Jim Geraghty of National Review Online ponders President Biden’s limited work schedule.

This isn’t the first time this has been reported, but [the] New York Times takes a deep dive into the effects of Joe Biden’s advanced age, and notes that the window of his public appearances is getting smaller over time.

“Unease about Mr. Biden’s age suffuses Democratic circles. One prominent Wall Street Democrat, who like others spoke on the condition of anonymity to avoid offending the White House, noted that among party donors it was all anyone was talking about. At a small dinner earlier this year of former Democratic senators and governors, all of them in Mr. Biden’s generation, everyone at the table agreed he was too old to run again. Local leaders often call the White House to inquire about his health.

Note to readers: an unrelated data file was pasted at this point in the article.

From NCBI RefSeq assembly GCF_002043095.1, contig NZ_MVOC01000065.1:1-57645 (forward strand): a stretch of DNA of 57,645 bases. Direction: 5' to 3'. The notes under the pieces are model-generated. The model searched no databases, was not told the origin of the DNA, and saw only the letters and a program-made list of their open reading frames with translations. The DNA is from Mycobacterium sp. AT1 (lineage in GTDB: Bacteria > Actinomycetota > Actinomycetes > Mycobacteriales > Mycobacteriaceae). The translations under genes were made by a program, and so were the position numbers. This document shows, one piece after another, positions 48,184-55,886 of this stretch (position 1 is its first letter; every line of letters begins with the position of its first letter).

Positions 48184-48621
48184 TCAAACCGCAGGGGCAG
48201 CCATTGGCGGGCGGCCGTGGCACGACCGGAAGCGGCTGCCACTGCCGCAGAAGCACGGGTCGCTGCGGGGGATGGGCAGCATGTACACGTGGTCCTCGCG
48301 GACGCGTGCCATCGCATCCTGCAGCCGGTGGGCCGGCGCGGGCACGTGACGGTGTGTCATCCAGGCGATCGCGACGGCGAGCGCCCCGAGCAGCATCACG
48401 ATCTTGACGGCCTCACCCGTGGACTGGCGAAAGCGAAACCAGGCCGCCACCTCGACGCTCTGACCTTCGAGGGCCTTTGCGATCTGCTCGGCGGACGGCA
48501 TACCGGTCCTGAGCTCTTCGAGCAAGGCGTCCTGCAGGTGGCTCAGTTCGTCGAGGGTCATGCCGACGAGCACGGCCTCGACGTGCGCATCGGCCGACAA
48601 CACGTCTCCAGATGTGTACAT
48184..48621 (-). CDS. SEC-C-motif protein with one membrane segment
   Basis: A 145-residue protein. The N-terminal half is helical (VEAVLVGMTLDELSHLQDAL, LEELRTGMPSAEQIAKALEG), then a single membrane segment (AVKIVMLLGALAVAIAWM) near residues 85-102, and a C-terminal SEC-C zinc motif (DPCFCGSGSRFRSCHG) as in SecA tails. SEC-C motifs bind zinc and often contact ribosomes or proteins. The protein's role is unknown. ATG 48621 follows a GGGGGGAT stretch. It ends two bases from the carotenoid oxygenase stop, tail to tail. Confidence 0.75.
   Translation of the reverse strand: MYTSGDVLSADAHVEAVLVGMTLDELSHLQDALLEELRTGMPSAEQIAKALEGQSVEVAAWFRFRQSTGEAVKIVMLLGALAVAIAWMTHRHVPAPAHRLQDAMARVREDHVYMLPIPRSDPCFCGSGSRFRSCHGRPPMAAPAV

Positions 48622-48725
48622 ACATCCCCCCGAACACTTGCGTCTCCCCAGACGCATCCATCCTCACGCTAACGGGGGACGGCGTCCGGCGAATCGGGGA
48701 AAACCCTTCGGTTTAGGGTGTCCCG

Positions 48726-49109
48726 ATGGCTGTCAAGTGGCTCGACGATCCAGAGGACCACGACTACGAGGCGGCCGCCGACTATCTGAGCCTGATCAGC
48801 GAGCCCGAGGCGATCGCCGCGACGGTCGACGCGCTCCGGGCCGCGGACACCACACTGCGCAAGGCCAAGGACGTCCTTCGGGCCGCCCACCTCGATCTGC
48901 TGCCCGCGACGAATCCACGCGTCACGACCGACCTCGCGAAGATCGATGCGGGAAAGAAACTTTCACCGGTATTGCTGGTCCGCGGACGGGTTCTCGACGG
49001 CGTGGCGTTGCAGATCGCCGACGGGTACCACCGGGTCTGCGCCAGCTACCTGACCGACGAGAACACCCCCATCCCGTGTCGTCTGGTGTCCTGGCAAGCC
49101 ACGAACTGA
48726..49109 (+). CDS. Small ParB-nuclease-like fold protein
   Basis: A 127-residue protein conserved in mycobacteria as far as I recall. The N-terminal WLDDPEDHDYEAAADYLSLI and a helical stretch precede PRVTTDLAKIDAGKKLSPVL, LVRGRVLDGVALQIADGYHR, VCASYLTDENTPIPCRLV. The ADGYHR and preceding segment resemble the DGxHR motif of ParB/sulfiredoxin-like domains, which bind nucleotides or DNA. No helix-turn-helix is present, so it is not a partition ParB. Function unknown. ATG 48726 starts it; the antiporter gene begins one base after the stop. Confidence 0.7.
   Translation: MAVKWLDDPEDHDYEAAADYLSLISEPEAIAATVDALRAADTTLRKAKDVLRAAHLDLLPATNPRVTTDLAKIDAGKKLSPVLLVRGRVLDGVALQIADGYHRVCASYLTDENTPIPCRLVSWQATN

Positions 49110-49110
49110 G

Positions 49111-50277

“In private, officials acknowledge that they make what they consider reasonable accommodations not to physically tax an aging president. His staff schedules most of his public appearances between noon and 4 p.m. and leave him alone on weekends as much as possible.” …

… Now, there is no grand political strategy to having the president only appear from late mornings to mid-afternoons on weekdays. An administration enjoys no advantage by choosing to only use its most powerful communications tool when most Americans are at work. If Biden could appear more, he would. If Biden were sharp and energetic and in command in early mornings or evenings, we would see him more. We don’t see him during those hours and weekends, because he’s not up to it in one way or another.

Many of us are familiar with the concept of “sundowning” — the elderly growing increasingly confused in the late afternoons and evenings. Some who work with the elderly find the early morning hours some of the most difficult, and use the term “sunrising” — this can be tied into all kinds of factors from sleep patterns to blood sugar to medication wearing off during the night.